Northern recruits itched to prove themselves in combat. While idling on the Virginia Peninsula in 1862, one soldier wrote that all his comrades wanted was a chance to “teach the rebel scoundrels a lesson which will convince them that the ‘mud sills’ of the north are fully equal to any chivalry the F F V’s [First Families of Virginia] can produce.”[9] Battlefield victories were especially sweet for Union soldiers like Charles Harvey Brewster who relished seeing the “chivalry and the cream of everything in the United States…break and run like sheep before the Mudsills” at the Battle of Malvern Hill.[10]

Mudsill-related resentments also shaped Union soldiers’ interactions with southern civilians. They inspired some soldiers to assist fugitive slaves, not least because they savored opportunities to humiliate lordly masters. A New York artilleryman reported on a Virginia planter who boarded his transport ship in search of runaway slaves: blue-collar soldiers seized the “fine Virginia gentleman” and tossed him overboard. Imagine, the soldier wrote to his parents, “a F[irst] [F]amily [of] V[irginia] being tossed fifteen feet in the air, three times, by Union solders – Northern mudsills.”[11]

“The Pending Contest.” Published in 1864, this political cartoon depicts the Civil War as a battle between secession and popular rule. The caption throws the mudsill epithet back at the humbled secessionist, who laments: “I will kill him if I can, and yet, this Mudsill, whom I have despised as a mercenary coward, insulted, and would have trodden under foot, has proved to be a very giant in courage and resources.” Courtesy of the Library of Congress.

Similar sentiments also goaded Union soldiers to target wealthy households for pillage and destruction. While campaigning in Mississippi, a group of Illinois volunteers spared the home of an impoverished Unionist and raided a larger estate owned by a Confederate matron who denounced them as “mudsills” and “Lincoln hirelings.” To the Illinoisans who emptied her larder, she was triply implicated by her wealth, allegiance, and conceit.[12]

Union vengeance against South Carolina aristocrats was especially severe. As William T. Sherman’s legions prepared to march into the Palmetto State in early 1865, Union General Henry W. Slocum mused that Sherman “will soon introduce his mud-sills of the north to the cream of southern aristocracy.” “The meanest private soldier,” Slocum added, “knows the history of this contest and the part played by South Carolina. She will pay a fearful penalty.”[13] Slocum was right. Weeks later, a Massachusetts officer surveyed with satisfaction the ruined homes of “rich, aristocratic, chivalrous, slaveholding” Carolinians who had started the war to “gratify their aristocratic aspirations…and to indulge in their insane hatred for us Yankee mud-sills.”[14]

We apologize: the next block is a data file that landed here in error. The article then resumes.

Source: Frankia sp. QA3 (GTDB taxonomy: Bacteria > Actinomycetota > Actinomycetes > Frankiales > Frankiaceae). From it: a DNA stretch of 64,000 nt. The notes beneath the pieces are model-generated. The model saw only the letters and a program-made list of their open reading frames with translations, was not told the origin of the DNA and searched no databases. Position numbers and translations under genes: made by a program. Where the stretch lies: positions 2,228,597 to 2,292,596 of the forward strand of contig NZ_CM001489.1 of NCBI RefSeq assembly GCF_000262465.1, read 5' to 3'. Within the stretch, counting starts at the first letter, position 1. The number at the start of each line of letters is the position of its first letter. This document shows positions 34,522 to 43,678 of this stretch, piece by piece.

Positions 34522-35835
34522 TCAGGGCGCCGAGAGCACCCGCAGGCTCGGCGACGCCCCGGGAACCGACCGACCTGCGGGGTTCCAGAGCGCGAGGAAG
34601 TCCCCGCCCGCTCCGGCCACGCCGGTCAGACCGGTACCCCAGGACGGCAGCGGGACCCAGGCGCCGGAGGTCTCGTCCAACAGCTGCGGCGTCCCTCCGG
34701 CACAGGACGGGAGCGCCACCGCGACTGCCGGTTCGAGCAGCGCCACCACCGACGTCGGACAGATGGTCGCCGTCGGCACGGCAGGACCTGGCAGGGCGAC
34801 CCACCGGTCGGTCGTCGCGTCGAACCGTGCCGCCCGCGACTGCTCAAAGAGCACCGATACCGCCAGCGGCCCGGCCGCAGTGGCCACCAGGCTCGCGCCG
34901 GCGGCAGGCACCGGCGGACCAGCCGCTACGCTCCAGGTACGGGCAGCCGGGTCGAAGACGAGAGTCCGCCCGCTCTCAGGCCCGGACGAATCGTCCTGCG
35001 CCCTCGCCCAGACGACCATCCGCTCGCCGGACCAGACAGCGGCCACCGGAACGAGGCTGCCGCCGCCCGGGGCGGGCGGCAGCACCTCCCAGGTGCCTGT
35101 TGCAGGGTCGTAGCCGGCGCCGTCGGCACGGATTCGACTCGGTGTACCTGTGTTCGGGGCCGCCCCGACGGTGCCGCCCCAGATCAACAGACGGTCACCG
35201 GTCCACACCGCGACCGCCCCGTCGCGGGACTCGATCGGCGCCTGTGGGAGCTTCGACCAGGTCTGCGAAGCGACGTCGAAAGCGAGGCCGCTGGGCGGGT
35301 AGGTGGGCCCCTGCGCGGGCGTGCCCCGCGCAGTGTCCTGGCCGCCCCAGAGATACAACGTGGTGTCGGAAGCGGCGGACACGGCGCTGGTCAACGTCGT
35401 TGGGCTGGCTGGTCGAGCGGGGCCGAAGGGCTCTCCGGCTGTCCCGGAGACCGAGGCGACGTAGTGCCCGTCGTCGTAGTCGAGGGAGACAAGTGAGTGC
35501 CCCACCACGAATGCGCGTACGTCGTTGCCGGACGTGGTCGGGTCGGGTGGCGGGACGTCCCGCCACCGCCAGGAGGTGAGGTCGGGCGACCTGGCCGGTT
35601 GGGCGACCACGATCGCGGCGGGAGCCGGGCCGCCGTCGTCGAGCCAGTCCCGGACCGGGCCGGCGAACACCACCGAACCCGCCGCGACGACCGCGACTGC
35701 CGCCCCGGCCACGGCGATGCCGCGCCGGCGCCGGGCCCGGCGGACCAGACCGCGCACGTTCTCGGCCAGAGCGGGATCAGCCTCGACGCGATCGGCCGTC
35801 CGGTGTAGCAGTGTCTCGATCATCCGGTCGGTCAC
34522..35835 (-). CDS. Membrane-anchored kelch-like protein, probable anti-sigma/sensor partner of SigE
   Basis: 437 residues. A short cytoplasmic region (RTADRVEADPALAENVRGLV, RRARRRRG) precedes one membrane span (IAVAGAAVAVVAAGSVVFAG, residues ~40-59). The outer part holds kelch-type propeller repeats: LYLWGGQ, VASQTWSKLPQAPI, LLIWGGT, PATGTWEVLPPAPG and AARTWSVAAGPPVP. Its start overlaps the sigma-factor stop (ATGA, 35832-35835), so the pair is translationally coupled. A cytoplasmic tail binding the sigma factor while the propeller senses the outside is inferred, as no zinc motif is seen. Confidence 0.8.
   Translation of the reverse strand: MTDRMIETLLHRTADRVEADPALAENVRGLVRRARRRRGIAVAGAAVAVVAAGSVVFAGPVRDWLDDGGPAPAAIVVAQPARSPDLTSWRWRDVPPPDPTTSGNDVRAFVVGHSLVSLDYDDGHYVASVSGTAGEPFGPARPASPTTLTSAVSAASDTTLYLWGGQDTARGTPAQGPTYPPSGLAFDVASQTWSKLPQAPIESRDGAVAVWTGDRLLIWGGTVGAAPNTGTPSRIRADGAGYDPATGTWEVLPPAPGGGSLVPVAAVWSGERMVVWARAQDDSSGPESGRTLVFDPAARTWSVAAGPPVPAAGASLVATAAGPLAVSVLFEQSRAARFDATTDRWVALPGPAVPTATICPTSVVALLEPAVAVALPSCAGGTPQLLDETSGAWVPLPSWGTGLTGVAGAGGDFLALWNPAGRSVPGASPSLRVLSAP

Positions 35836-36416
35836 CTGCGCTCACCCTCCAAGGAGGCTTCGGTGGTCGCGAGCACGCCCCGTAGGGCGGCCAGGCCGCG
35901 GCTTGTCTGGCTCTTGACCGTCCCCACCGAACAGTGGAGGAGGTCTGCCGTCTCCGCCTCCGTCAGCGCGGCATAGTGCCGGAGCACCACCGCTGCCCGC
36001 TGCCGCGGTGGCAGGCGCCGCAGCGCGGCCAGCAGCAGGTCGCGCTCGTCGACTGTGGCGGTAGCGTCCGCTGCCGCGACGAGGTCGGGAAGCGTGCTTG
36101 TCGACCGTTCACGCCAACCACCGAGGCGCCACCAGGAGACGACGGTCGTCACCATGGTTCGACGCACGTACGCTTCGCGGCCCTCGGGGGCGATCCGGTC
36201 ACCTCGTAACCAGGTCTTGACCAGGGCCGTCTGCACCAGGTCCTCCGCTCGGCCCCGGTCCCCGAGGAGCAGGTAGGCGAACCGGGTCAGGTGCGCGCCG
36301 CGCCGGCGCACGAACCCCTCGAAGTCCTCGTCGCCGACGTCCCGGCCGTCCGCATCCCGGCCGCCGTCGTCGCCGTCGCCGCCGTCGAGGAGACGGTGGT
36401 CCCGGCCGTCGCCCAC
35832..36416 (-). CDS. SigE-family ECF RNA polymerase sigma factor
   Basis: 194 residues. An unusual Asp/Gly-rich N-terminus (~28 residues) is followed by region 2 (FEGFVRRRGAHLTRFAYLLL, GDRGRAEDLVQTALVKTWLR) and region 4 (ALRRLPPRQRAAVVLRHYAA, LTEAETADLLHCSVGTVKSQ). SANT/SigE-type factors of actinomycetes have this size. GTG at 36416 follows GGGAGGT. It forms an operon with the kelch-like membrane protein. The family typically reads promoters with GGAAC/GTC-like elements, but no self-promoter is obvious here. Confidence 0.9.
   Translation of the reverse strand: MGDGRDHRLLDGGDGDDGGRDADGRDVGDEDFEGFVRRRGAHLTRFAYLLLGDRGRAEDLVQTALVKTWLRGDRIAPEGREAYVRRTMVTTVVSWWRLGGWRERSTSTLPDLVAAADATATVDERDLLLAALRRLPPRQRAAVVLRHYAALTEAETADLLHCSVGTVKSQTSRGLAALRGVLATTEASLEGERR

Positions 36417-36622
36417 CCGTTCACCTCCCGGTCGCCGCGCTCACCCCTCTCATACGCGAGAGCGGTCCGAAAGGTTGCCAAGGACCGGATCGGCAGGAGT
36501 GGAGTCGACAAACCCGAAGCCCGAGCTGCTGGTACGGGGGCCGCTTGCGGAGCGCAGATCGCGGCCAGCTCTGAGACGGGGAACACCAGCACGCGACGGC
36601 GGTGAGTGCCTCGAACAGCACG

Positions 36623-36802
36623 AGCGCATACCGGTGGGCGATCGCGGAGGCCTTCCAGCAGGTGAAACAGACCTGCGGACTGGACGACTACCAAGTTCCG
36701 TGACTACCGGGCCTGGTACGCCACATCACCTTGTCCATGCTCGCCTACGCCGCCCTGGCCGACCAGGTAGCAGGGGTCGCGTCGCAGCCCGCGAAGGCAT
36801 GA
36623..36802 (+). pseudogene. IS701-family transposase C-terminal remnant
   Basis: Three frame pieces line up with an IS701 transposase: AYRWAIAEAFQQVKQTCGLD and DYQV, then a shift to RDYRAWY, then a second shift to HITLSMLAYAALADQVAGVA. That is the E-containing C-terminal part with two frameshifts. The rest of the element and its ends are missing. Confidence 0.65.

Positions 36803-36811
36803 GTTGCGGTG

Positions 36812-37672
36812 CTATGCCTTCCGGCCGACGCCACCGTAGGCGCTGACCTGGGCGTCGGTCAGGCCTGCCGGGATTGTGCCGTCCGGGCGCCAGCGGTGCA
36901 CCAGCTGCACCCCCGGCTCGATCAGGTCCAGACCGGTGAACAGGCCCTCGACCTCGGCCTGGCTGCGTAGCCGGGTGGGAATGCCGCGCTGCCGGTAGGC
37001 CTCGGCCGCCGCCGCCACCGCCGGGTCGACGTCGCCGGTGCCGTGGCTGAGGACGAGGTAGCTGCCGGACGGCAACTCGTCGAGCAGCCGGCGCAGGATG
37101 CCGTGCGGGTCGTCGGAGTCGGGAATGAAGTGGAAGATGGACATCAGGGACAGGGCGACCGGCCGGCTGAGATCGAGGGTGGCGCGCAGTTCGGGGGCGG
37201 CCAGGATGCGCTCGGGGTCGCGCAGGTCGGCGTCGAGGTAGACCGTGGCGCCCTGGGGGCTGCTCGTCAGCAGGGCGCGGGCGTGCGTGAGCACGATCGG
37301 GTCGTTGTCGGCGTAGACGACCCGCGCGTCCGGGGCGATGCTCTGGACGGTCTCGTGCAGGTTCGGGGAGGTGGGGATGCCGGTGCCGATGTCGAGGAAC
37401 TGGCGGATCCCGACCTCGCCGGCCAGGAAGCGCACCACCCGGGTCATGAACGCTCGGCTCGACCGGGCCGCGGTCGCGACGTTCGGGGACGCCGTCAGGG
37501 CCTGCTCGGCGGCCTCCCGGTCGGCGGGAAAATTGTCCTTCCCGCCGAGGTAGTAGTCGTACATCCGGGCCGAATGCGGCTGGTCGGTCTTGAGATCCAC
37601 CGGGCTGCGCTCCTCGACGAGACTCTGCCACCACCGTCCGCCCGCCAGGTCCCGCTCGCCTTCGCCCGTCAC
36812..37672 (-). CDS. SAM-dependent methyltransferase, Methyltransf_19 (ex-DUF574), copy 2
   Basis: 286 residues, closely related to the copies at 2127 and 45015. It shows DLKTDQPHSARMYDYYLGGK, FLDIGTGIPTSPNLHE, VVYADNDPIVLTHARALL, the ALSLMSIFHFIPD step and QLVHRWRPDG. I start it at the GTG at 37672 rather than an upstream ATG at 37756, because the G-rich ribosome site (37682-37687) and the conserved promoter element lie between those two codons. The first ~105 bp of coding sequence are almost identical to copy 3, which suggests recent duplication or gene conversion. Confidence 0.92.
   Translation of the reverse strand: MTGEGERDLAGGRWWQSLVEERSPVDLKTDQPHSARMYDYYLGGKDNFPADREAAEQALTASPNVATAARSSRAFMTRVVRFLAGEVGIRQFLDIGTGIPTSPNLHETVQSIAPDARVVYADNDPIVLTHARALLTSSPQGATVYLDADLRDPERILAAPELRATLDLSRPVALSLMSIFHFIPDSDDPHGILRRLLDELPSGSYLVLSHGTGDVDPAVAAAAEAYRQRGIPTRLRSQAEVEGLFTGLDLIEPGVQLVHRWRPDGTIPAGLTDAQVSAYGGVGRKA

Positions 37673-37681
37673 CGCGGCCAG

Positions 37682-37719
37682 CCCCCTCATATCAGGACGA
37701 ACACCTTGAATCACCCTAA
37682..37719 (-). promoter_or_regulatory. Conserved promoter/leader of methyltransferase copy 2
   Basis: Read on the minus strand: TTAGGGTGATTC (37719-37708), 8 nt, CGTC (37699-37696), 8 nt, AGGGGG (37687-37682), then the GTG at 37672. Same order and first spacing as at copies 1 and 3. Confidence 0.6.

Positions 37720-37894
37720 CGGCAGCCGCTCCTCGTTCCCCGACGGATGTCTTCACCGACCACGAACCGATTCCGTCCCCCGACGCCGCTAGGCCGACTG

Unionists expected that mudsill ingenuity would rebuild the South on a foundation of freedom and progress. “The South will yet blossom like the rose over the grave of slavery,” wrote one eager editor in 1864, “and ‘Northern mudsills, greasy mechanics, and small fisted farmers’ be the media through which her regeneration shall be accomplished.”[15] Some called for dividing plantations into small farms worked by northern mudsills and emancipated slaves.[16]

Reconstruction did not fulfill these hopes, but attention to mudsill rhetoric reminds us that words matter. Intending to celebrate southern strength, Hammond provoked a storm of northern fury that raged until much of the South lay in ruins. A generation later, an Indianan remembered Hammond’s speech as a turning point:

It is hardly possible to estimate the power which may be concentrated in a word, or a phrase. In March, 1858, in the Senate of the United States, the haughty J.H. Hammond christened the laboring men of the Free States as “Mudsills,” and the sneering and insulting epithet burned the quick sensibilities of the mechanics, the artisans, the farmers and the laborers of the nation, as molten lava might burn their physical frames, and they never forgot nor forgave the atrocious and cowardly insult, until they lit their pathway through South Carolina by the light of blazing homes and burning palaces.[17]